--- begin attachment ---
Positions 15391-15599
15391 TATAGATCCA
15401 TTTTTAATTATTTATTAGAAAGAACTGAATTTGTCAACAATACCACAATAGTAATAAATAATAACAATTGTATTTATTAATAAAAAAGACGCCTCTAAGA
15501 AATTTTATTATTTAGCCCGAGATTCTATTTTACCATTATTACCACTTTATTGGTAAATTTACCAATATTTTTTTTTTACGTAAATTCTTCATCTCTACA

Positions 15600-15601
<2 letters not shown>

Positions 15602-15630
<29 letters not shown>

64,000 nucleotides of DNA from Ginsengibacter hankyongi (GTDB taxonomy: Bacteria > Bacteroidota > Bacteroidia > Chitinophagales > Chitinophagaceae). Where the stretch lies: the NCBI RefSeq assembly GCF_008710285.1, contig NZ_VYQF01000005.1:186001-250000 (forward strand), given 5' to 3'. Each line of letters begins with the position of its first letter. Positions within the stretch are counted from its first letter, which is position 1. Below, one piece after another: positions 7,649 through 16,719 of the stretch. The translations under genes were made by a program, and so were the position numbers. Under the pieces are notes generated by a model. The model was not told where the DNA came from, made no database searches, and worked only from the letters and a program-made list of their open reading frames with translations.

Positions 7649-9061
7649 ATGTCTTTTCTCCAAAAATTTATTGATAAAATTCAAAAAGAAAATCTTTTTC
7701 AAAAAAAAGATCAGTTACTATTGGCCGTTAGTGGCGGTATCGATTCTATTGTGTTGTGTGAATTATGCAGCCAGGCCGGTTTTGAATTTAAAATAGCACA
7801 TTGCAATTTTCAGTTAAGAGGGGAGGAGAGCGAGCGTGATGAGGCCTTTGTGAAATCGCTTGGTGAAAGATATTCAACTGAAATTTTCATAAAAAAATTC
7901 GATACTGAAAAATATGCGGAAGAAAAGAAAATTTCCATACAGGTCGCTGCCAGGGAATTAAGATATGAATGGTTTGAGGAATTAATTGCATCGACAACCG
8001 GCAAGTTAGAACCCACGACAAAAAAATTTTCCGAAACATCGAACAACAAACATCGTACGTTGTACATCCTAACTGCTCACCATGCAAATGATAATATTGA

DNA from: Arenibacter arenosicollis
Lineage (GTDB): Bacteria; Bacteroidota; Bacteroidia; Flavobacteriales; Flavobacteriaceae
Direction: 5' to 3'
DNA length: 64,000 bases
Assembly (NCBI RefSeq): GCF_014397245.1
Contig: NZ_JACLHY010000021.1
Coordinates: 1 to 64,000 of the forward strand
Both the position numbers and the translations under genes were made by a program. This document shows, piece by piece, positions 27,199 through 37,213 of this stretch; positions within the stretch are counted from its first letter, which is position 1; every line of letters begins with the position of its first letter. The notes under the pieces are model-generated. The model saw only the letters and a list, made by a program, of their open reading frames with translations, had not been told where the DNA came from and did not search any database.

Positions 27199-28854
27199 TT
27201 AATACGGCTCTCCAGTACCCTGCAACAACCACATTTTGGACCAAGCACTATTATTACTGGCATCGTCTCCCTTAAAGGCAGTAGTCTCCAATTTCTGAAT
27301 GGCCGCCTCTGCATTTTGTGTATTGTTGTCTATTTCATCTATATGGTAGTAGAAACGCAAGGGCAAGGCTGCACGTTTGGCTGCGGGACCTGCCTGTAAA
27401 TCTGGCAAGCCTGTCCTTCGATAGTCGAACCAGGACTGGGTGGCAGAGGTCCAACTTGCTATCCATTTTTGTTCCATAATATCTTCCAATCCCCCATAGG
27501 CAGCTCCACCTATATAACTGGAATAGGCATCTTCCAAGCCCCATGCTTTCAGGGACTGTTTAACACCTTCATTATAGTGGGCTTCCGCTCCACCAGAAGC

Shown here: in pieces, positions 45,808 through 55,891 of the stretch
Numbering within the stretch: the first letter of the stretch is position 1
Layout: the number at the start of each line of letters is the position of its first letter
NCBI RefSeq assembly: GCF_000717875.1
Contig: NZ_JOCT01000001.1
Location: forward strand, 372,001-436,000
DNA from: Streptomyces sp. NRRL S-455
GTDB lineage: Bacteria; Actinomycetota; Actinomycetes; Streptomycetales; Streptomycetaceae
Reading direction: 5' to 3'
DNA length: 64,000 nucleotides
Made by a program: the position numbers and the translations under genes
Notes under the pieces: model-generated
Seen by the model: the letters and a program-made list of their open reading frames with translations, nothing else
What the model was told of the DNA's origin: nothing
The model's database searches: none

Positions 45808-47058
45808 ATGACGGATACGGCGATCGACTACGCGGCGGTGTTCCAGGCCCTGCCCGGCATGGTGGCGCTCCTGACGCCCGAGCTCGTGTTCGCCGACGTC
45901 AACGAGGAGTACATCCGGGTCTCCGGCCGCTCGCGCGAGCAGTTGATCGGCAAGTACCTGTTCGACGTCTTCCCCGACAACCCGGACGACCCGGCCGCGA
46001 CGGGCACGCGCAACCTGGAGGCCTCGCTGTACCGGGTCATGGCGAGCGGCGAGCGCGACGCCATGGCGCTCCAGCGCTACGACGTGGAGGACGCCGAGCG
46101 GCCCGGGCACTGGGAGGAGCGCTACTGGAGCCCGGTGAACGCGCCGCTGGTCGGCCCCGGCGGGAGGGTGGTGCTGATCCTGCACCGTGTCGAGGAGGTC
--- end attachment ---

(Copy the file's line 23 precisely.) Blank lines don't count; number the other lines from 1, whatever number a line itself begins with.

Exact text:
Both the position numbers and the translations under genes were made by a program. This document shows, piece by piece, positions 27,199 through 37,213 of this stretch; positions within the stretch are counted from its first letter, which is position 1; every line of letters begins with the position of its first letter. The notes under the pieces are model-generated. The model saw only the letters and a list, made by a program, of their open reading frames with translations, had not been told where the DNA came from and did not search any database.